It is also up to us, as patients, to move beyond a TMI response to what are normal regular symptoms of Dysautonomia and other disorders. Too many suffer for our silence. Sex, periods, bladders and bowels AREN'T embarrassing unless we make them so. And openly discussing them is the only way we will change this perception.

So I say, lets remove the stigma and taboo and move forward in discussion and better all round treatment.

No.More.Taboo

Michelle :)

(I written extensively about the other taboo of mental health and chronic illness. You can find two of my main pieces here and here.)

I had to choose this Queens of the Stone Age song as my musical accompaniment. It's one of my favourites of theirs from the much under-rated Rated R album, plus the chorus kept popping in my head as I wrote.

Remember to head on over here to donate to my Clicking My Heels For Dysautonomia, raising money for the Greg Page Fund for Orthostatic Intolerance and Dysautonomia research, at The Baker IDI. Thanks to the generosity of many we've already raised over $2,600, keep donating and hopefully we can reach $10,000.

10 comments:

  1. I never did get why talking about bowel movements is 'TMI' but talking about peeing too much is fine.

    and in the 8 plus years I have been diagnosed with this illness I have only seen the topic of sex bought up once on a forum.. A the young woman who posted that new topic got very few replies. ????



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    1. I've seen sex come up a few times, more so the last few years. And more so in closed groups than open ones. But overall people either don't want to discuss it or, I've seen people told it's an inappropriate topic and threads simply disappear. Given that, at least on most of the boards I'm on, it's adults, often with kids, I'm pretty sure intimacy is an issue at some point. I really appreciated the Dysautonomia International Q and A for tackling the issue. Heaps of people were involved in that.

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  2. urg, i just posted a very long response and I think it disappeared? Sigh...i will rewrite it later...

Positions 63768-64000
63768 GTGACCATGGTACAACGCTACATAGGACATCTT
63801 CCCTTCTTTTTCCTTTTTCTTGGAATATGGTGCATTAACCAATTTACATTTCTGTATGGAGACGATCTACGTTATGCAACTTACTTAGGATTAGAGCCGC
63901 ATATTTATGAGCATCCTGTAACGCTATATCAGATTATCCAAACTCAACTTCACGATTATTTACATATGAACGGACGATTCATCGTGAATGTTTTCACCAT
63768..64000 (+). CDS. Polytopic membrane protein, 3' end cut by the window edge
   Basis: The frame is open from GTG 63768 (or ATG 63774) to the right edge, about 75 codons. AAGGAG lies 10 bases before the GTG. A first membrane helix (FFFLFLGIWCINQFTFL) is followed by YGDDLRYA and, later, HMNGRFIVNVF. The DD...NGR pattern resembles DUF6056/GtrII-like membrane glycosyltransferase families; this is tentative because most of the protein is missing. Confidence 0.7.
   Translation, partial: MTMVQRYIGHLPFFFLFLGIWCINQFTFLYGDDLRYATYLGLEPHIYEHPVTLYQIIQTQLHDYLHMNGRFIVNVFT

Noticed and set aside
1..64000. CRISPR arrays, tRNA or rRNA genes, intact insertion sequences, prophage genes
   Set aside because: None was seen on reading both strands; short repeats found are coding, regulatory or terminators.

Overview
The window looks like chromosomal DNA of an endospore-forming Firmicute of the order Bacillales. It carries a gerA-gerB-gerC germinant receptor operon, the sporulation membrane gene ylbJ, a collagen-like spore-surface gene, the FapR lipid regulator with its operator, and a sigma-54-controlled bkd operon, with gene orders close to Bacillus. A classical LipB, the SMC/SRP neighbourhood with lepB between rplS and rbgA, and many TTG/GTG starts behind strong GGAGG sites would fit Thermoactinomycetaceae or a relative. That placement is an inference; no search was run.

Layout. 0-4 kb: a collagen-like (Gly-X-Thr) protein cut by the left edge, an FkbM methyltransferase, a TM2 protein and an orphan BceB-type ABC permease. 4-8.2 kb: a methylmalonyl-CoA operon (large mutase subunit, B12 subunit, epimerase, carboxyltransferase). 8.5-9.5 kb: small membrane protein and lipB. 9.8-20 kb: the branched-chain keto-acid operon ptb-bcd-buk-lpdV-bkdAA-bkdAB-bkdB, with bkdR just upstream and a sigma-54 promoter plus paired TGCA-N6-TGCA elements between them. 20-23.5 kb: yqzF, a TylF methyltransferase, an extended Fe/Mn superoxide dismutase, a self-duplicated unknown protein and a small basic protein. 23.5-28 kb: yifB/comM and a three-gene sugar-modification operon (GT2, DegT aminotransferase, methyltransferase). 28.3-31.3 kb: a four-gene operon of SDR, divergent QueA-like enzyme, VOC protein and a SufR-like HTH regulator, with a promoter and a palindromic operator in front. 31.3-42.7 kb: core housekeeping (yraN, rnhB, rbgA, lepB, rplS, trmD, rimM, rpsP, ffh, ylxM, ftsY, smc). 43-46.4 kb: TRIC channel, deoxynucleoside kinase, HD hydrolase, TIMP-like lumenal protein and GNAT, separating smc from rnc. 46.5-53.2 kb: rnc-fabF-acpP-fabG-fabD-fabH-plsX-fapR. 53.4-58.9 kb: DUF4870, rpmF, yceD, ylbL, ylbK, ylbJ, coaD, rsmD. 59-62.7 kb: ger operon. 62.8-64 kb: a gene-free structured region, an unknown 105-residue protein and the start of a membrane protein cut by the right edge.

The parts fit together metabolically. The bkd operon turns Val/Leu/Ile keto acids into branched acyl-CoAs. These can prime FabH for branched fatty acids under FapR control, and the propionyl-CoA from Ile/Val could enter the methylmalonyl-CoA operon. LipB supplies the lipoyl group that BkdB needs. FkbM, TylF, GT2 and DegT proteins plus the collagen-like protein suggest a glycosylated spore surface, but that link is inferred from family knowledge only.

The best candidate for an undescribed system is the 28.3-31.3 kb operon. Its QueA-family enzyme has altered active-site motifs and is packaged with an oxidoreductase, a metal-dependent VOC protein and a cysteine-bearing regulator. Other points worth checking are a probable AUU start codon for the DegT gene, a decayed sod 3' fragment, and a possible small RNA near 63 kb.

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    1. Bugger. I got this one but not the other. :( Thank you for trying Cyndi I know how exhausted you are at the moment xx

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  3. Sorry if I commented twice. Pls delete as you see fit xxx

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    1. Bugger, bugger, bugger another lost comment. Thanks for trying Tanjil xx

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  4. YES! Exactly. The first time I wrote openly about one of these topics was when I wrote a guest post for you about bladders. Then, I bit the bullet and wrote about the impact of bladders and bowels on my intimate relationship with my man. I have had lots of 'me too' responses from patients within our community, and lots of horror and shock from the non-sick. 'Why would you write about THAT in such a public forum?' I've been asked. Or 'Wow. That's brave'. Is it? Is it really brave to just tell it like it is? Turns out it is easier than holding it back. It has helped me enormously being able to discuss these issues on forums and support groups. That helps me to cope with the daily distresses of dysfunctional poos, wees and sex. I'm grateful for the power of sharing and thankful to you for helping me find my voice. As my Mum used to say... even the Queen farts. We are all of us human, all of us have to deal with these things. Finding compassion for each other's struggles shouldn't be too big a stretch.